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Five Tips to Break Into Management Consulting

Advice for getting into the competitive industry of consulting, curated by a former consultant at Bain & Co. and application coach.

By Sam Andersen

August 19, 2022

Hi, I’m Sam A., a Leland coach and expert in the consulting application process. I led a school recruiting team for multiple cycles during my time at Bain & Co. and participated in dozens of interviews across multiple schools. Below are my top tips for students interested in management consulting. Though they may feel a bit broad, I’ve seen the students who apply them in unique and personalized ways see great success.

Introduction

Interesting work, top-tier colleagues, exposure to some of the world’s biggest companies and best executives, high compensation, endless credit card rewards, and frequent traveler points; the list of reasons why management consulting appeals to high-performing students is long. But even with the massive growth of the industry, consulting jobs are elusive for many due to the intense competition. Students wanting to secure these six-figure salaries right out of undergrad (and much more out of MBA) would be wise to begin preparing months before the actual applications are due.

Top Five Tips

1. Networking Really Matters

There are more qualified applicants for consulting jobs than there are spots available. In order to get your name on the “must interview” list, you need to have the right champions advocating for you within the firms. Who those champions are will depend on several factors. If you attend a “core” school, they will likely be alumni who are now working for the firm. They may also be those who attend the school’s career fairs, info sessions, and coffee chats on-campus.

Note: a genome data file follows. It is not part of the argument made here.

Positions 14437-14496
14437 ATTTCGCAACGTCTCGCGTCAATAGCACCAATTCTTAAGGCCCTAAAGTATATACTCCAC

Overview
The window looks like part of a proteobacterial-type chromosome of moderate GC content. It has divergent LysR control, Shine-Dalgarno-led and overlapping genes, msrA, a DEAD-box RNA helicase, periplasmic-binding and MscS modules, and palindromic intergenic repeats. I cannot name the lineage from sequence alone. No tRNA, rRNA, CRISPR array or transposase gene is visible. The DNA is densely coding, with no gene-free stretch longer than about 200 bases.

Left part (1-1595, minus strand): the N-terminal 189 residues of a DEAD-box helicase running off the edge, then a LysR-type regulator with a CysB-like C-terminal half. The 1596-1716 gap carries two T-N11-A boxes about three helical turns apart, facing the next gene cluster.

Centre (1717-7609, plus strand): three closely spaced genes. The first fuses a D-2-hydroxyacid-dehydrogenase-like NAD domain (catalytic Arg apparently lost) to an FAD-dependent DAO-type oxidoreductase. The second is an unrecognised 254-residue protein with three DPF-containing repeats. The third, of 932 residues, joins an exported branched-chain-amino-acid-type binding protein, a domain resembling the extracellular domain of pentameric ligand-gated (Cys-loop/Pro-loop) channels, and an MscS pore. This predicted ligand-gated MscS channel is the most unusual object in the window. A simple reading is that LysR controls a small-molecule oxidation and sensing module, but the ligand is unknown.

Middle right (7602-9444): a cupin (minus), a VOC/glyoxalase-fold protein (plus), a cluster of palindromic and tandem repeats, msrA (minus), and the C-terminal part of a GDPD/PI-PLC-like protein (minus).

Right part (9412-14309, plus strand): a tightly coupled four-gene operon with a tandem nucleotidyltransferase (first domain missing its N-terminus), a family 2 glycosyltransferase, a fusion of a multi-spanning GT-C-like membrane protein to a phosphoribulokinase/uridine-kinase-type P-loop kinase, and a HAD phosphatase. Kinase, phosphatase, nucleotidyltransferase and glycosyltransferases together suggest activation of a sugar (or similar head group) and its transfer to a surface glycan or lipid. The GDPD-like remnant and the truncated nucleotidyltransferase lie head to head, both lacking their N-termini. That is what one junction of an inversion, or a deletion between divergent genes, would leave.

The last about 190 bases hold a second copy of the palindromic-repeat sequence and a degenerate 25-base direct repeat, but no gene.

Get to know these people, as well as others that you connect with through LinkedIn, and invest in the two or three relationships that really seem to “click.” In this scenario, quality is better than quantity. You need someone who knows you, likes you, and trusts that you will perform well if provided the opportunity to interview.

2. Build an Interesting Resume

Top-notch GPAs and test scores (yup, they’re going to look at your ACT/SAT or GMAT/GRE) are table stakes, but beyond academics, there is a lot you can do to build an impressive resume. Experience is acquired over time, and starting early can make all of the difference. While name-brand internships are certainly helpful, the best internships are ones that will allow you to have an impact, take leadership roles, and demonstrate your ability to learn and grow. When you’re asked about these roles in networking and interview settings, your eyes should light up because you know it’s a conversation where you can genuinely shine.

But, it’s not just about the internships. Build a diverse set of experiences that showcase a well-rounded personality and a variety of interests. Include a line or two about hobbies, unique skills, or passion projects. Give potential interviewers any material you can to find a way to relate to you and strike up a conversation.

3. Nail the Case Interview (Multiple Times)

Countless articles and guides have been published to help you prepare for the case portion of consulting interviews. These are important and you should spend time reviewing them. However, beyond hypothesis trees and quant sections, interviewers really want to see that you have problem-solving skills. When given a case, first identify the one or two core questions and always showcase your ability to prioritize different inputs. Isolate the ones that are “needle-moving” and draw information from the industries that you are the most familiar with.